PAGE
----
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Original members include Mark Hollis (born 1955 in Tottenham, London, England), vocals; Lee Harris, drums; Paul Webb, bass; and Simon Brenner (left band, mid-1980s), keyboards.
The English act Talk Talk is best remembered as low-key but successful players in the 1980s Britpop scene. Label executives signed the unassuming musicians in an early Eighties effort to locate and profit from what they thought could be the next Duran Duran. At this time, punk and disco had given way to a return to catchy pop melodies played by photogenic musicians, and a synthesizer-based sound came to predominate. Grouped around the "New Romantic" tag, bands such as Duran Duran and Reflex were topping the charts with the combination of drum-machine rhythms and a definite sense of fashion. Talk Talk, while initially going along with this program, moved farther and farther away from such single-fueled pop success with every one of their releases during the 1980s. After being dropped by EMI, the band attracted notoriety and set legal precedent for suing the label over the re- issue and remixing of its previous work.
Talk Talk was formed in the early 1980s when Paul Webb and Lee Harris did some studio work with a producer named Ed Hollis, who suggested the two should meet his younger brother. Mark Hollis had already tried his hand at songwriting, and the trio immediately clicked and began arranging Hollis's tunes and even writing their own together. Recruiting a keyboardist, Simon Brenner, the group coalesced as Talk Talk after mining their growing roster of new song titles for a name. They had no guitarist, a purposeful omission, and EMI expressed interest and signed them. The ironically title name chosen for their debut record, The Party's Over, reflected the band's wry humor. Released in 1982, the work contained the aforementioned "Talk Talk" single as well as the debut single, "Mirror Man" and "It's So Serious." Reviewing the release for Melody Maker, Ian Pye faulted the production of what could have been a more dynamic album, he opined. "Hollis' plaintive and sometimes richly melodic songs deserve much more than the sterile setting they've been coldly placed in."
Talk Talk's second album came two years later--a very long stretch by pop standards of the day-- after Hollis spent several months writing new songs and recruiting a roster of studio musicians to add more complexity to the band's sound. It's My Life would be their most successful record. Paul Strange, reviewing the 1984 release for Melody Maker, declared that he originally loathed the group--"but this second Talk Talk album is a surprise--a delight that has made me change my opinions." Strange lauded such tracks as "Dum Dum Girl," which he termed "dashing and dangerous," and the trumpet employed on "Rennee." Talk Talk had also taken a hiatus from performing in public, after one particularly disastrous 1982 outdoor concert during which the audience threw plastic bottles at them, but returned to the stage in 1984 to support their record. They also crafted a well-received video for the song "It's My Life."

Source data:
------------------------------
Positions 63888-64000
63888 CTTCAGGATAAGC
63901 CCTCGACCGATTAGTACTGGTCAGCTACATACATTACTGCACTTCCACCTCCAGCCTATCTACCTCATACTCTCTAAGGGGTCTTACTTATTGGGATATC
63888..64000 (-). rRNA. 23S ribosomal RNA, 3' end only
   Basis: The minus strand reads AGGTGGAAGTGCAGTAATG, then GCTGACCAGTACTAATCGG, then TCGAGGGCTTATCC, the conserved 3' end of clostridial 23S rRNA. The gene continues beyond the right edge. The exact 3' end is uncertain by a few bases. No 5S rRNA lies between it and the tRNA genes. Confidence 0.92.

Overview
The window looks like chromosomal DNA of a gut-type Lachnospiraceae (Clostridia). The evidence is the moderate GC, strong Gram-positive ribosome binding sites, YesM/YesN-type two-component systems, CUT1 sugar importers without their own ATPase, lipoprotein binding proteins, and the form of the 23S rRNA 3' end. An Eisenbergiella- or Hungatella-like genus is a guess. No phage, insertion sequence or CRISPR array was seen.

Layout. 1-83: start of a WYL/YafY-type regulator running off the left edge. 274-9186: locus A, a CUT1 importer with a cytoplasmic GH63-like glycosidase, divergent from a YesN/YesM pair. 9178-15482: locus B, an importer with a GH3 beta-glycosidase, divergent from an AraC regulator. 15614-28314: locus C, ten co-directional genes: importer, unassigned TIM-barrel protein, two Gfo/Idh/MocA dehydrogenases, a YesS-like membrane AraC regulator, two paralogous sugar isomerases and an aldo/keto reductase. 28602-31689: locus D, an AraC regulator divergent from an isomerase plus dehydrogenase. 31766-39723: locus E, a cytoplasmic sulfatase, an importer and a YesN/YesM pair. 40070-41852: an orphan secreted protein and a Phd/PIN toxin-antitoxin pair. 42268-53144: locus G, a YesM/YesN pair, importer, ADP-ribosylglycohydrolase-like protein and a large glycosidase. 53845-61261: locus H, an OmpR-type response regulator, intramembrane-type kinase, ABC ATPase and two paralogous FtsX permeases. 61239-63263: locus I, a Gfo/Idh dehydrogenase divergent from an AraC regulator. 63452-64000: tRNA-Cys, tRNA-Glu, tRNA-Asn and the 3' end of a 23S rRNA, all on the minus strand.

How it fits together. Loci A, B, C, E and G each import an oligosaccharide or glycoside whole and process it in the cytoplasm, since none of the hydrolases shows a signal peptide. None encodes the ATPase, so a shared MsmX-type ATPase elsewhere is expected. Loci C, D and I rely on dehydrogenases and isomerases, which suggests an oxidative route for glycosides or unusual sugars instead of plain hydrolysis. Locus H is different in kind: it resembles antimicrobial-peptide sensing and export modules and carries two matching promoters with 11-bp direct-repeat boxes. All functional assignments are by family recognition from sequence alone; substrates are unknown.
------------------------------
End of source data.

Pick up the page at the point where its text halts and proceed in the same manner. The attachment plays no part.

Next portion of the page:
After another two-year hiatus, Talk Talk returned in early 1986 with the acclaimed Colour of Spring. Accompanying the band in the studio at various points were Steve Winwood and David Rhodes, a guitarist with Peter Gabriel. Barry McIlheney of Melody Maker termed it "ambient, timeless music." Fellow Melody Maker writer Strange noticed and lauded the "more provocative, more accessible, and above all more direct material" than contained in their two previous works. Strange termed the album's debut single, "Life's What You Make It," "haunting and utterly infuriating," and also heaped praise upon the video for it. Directed by Tim Pope, best known for his work with nearly all of the videos for The Cure, the film montage included sequences of foxes and beavers.
Melody Maker's Steve Sutherland explained that at this point EMI held high hopes for Talk Talk, envisioning them "filling stadia around the world." But when confronted in a 1988 interview by Sutherland's question as to whether Hollis felt comfortable as a pop star, the lead singer replied "No, absolutely not. This is the perfect situation for me--I just go in and make the albums I want to make and that's it. There's nothing more I want. I have no ambition to do anything else." In other interviews, Hollis seemed reluctant to talk about the creative process and unwilling to share any details of a life lived outside the studio. He did, however, cite such jazz greats as Ornette Coleman, Miles Davis, and John Lee Hooker as inspiration, and confessed to enjoying artists as diverse as Frank Sinatra and 1970s German art-rock ensemble Can.
With their fourth album, Spirit of Eden, Talk Talk ventured as far from Duran-like sensibility as possible. The six cuts on the 1988 release segue into one another, inciting Melody Maker's Sutherland to pin it "nearer the free jazz ethic of vintage Miles Davis than the soaring inanities of Simple Minds." At the time of its release, Harris tried to explain his vision to Sutherland, and decried the overcommercialization of popular music via technology at the same time. "If I have any impression it's that, where technology has entered, it's actually divorced people from music," Hollis said in Melody Maker. "It's funny because, when the synthesizer first became popular, it looked to me as if it could be something that made music more accessible for people but I think it's actually done the opposite and got people over- concerned with the technicality of what a good sound it."